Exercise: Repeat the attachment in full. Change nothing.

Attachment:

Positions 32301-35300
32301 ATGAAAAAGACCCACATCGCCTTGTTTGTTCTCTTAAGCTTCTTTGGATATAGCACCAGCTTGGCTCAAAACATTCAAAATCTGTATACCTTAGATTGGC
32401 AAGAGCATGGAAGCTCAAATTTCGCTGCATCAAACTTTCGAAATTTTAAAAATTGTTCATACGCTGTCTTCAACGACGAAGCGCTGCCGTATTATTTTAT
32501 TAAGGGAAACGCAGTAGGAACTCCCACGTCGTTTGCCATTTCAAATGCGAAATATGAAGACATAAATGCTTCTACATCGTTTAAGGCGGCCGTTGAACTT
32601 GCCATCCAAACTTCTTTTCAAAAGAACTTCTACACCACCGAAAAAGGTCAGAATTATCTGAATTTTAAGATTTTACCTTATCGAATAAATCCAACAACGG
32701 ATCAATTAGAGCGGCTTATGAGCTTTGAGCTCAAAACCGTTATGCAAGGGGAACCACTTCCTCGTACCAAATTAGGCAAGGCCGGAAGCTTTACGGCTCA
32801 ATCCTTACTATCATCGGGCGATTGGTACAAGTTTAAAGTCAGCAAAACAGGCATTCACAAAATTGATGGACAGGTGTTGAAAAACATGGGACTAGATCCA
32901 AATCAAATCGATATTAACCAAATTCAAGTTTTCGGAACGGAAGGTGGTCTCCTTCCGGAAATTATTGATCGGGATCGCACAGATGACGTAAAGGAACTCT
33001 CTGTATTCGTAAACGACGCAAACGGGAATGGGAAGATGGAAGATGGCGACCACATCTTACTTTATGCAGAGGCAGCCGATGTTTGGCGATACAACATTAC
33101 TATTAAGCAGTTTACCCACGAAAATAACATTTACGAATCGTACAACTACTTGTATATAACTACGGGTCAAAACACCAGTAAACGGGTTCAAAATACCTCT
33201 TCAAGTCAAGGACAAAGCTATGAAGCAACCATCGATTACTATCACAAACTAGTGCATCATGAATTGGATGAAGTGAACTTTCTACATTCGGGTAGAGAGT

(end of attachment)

Positions 32301-35300
32301 ATGAAAAAGACCCACATCGCCTTGTTTGTTCTCTTAAGCTTCTTTGGATATAGCACCAGCTTGGCTCAAAACATTCAAAATCTGTATACCTTAGATTGGC
32401 AAGAGCATGGAAGCTCAAATTTCGCTGCATCAAACTTTCGAAATTTTAAAAATTGTTCATACGCTGTCTTCAACGACGAAGCGCTGCCGTATTATTTTAT
32501 TAAGGGAAACGCAGTAGGAACTCCCACGTCGTTTGCCATTTCAAATGCGAAATATGAAGACATAAATGCTTCTACATCGTTTAAGGCGGCCGTTGAACTT
32601 GCCATCCAAACTTCTTTTCAAAAGAACTTCTACACCACCGAAAAAGGTCAGAATTATCTGAATTTTAAGATTTTACCTTATCGAATAAATCCAACAACGG
32701 ATCAATTAGAGCGGCTTATGAGCTTTGAGCTCAAAACCGTTATGCAAGGGGAACCACTTCCTCGTACCAAATTAGGCAAGGCCGGAAGCTTTACGGCTCA
32801 ATCCTTACTATCATCGGGCGATTGGTACAAGTTTAAAGTCAGCAAAACAGGCATTCACAAAATTGATGGACAGGTGTTGAAAAACATGGGACTAGATCCA
32901 AATCAAATCGATATTAACCAAATTCAAGTTTTCGGAACGGAAGGTGGTCTCCTTCCGGAAATTATTGATCGGGATCGCACAGATGACGTAAAGGAACTCT
33001 CTGTATTCGTAAACGACGCAAACGGGAATGGGAAGATGGAAGATGGCGACCACATCTTACTTTATGCAGAGGCAGCCGATGTTTGGCGATACAACATTAC
33101 TATTAAGCAGTTTACCCACGAAAATAACATTTACGAATCGTACAACTACTTGTATATAACTACGGGTCAAAACACCAGTAAACGGGTTCAAAATACCTCT
33201 TCAAGTCAAGGACAAAGCTATGAAGCAACCATCGATTACTATCACAAACTAGTGCATCATGAATTGGATGAAGTGAACTTTCTACATTCGGGTAGAGAGT